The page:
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Beer Wars in Washington

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ThatBrewDude  

Washington state is the 2nd highest market for craft beer behind California. As a homebrewer who desires to one day become a small business brewer, my heart aches knowing that the state of Washington is searching to raise revenue by taxing beer. Initially I read that it wasn’t to reach small businesses but the fact of the matter is that it does. It is going to bind people like me from creating a business, which in turn creates jobs and it will be exceptionally hard for those wanting to continue to keep their dream alive. Some of the biggest craft breweries in Washington should be fine, but they know that the smaller guys need to thrive to keep the community alive. The proposal was presented on April 10th, 2013 in Olympia, Wa at a press conference.

“Washington is believed to have the second highest market share for craft beer in the nation. Below are some statistics on why maintaining the small brewer tax rate at its current level allows for continued jobs production. Production data sheds light on the debate about equalizing alcohol tax rates among producers.

The Big 3 (Anheuser-Busch InBev, MillerCoors) employ around 25,000 people in the nation. Craft brewers employ over 100,000 people with only 6% of the market share. Which is a better investment in jobs growth? The current excise tax level is working. Washington breweries employed 3,499 people at the end of Q4 2011. Breweries are growing, expanding production facilities and adding jobs. Why lower the tax rate for multi-national breweries while raising it for homegrown Washington microbreweries, thereby cutting off the potential for job growth in a locally-owned and operated industry?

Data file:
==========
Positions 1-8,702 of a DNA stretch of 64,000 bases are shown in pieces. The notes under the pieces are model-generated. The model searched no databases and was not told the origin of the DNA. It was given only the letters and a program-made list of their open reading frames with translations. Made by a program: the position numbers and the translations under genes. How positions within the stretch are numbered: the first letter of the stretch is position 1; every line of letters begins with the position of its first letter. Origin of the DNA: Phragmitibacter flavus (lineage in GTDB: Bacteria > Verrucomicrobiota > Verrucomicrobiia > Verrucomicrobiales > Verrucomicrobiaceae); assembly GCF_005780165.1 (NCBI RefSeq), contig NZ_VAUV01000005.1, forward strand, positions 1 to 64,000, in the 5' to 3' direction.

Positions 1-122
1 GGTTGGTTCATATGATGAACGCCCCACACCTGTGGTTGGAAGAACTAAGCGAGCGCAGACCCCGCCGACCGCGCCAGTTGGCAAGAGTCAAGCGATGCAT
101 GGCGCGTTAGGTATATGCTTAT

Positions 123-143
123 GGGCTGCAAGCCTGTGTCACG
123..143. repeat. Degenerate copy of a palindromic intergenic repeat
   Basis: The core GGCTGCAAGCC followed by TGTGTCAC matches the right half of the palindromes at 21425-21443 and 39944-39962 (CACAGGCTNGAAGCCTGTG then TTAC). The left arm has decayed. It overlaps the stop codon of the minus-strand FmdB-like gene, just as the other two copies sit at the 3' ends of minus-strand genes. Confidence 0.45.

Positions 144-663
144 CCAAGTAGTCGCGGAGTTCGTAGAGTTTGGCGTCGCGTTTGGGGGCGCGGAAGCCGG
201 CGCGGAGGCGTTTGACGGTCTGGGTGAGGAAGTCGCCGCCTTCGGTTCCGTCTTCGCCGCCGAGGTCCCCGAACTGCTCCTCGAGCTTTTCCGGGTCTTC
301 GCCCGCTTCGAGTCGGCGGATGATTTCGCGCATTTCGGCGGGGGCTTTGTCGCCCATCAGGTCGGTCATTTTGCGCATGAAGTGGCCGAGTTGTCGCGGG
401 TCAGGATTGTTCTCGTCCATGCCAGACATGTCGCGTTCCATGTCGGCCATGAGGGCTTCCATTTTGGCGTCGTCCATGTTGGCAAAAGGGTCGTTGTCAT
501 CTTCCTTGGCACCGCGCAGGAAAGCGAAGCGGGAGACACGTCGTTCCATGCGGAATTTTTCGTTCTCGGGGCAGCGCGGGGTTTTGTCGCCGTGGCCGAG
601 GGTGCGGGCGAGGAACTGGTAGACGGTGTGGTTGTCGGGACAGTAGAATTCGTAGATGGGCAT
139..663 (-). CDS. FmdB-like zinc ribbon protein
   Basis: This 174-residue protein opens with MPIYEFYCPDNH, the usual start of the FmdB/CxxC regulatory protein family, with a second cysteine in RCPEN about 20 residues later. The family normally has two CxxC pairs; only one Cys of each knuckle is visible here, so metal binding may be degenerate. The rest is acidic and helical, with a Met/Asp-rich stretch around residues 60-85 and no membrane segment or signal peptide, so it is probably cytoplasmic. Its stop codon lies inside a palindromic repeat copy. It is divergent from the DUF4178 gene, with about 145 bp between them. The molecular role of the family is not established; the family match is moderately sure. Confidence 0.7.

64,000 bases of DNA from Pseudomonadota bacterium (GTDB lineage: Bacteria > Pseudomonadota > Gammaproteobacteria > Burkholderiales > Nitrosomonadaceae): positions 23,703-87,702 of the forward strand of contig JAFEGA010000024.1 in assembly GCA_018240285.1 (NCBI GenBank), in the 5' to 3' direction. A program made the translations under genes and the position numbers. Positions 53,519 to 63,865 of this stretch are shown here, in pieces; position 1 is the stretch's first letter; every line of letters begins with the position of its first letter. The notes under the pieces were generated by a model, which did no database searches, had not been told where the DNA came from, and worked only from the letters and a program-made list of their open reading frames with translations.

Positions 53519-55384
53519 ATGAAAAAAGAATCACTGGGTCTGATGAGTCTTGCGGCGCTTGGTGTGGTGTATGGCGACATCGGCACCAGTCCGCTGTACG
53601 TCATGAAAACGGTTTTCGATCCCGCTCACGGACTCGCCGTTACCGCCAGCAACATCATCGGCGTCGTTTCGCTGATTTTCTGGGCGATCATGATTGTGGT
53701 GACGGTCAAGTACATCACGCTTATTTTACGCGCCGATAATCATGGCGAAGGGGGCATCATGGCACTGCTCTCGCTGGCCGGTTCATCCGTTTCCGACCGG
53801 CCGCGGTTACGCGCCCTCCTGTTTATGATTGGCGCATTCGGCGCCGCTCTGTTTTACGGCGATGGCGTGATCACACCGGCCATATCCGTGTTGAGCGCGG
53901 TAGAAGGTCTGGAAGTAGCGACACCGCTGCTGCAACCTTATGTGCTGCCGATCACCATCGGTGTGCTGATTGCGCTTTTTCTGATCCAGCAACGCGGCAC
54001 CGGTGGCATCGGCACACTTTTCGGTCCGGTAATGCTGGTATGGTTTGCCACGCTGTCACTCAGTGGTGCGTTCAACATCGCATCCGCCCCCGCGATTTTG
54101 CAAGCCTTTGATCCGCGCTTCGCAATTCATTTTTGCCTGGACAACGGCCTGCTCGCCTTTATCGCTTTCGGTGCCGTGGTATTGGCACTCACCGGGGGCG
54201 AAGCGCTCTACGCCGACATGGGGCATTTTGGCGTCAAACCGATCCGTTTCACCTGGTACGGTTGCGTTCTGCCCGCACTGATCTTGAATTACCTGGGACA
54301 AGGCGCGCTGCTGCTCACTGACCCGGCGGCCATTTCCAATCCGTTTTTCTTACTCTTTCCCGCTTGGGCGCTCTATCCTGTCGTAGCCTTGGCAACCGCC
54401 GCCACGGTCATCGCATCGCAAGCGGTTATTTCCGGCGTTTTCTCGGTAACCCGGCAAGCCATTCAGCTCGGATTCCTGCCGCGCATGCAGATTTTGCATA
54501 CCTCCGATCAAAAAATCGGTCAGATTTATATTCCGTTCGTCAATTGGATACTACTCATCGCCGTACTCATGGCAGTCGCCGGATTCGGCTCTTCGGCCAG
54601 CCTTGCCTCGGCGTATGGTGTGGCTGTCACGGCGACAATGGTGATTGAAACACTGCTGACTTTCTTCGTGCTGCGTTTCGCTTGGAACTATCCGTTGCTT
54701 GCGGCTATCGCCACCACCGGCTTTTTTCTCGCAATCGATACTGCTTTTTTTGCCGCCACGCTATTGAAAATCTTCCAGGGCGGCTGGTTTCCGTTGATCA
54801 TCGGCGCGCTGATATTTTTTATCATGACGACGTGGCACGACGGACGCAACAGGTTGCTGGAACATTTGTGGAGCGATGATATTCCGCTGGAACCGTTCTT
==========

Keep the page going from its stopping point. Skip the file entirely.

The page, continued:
Equality in alcohol taxation: Anheuser-Busch inBev produced 99 million barrels in 2012 with MillerCoors following at 59 million. Together, The Big 3 produced 158 million barrels. Washington craft brewers, combined, only produced 293,716 barrels. 158 million : 0.24million. To suggest that craft beer be taxed at the same rate as the Big 3 is hard to understand when combined, we make up less than 0.19% of their annual production. There is nothing equal about our industries. They probably spill more beer on their floor than the volume of my brewery’s annual production (2,700 bbls). We are so insignificant compared to the amount of beer they produce; suggesting that there be tax equality between such a goliath and an itty-bitty microbrewery is astounding. They have economies of scale that we can not even begin to comprehend.

While an appreciated reduction, the current House proposal of a tax increase of $0.15/ gallon still almost doubles our tax rate. Is favoring multi-national corporations over at-home jobs growth really the message the Washington government wants to send to citizens of Washington?”

-Heather McClung President of the Washington Brewers Guild

Heathers statement meant to me that our state is saying they are all getting taxed “equally” and that the microbreweries will be fine just like the Big 3 will be. I truly do not see how they could think that way. The money that the breweries and the consumer will have to pay is pocket change to the Big 3.

I’ve grown to love the microbreweries in my state and especially love the way they give back to the community. We all grew up together and we help each other out. It is in our Washingtonian hearts to keep our friends, brothers, and sisters, blood or no blood, to all prosper on what we love and what we are passionate about. Craft beer will grow unfortunately, this will just slow it down, even turn some people such as myself away. We have to fight for what we adore and help each other out, whether your big or small, whether your Elysian or Wingman.

So do what you can to stop this or to make it stop, by promoting, sharing, and fighting the good fight in these Beers Wars.

“All our legislators claim to value the culture and entrepreneurial spirit of Washington’s small craft brewers, yet they propose a crippling, and unprecedented, tax increase that has not been adequately studied as to its longer term economic effect, both on the state budget and our small brewers.”

-Dick Cantwell Elysian Brewing Company
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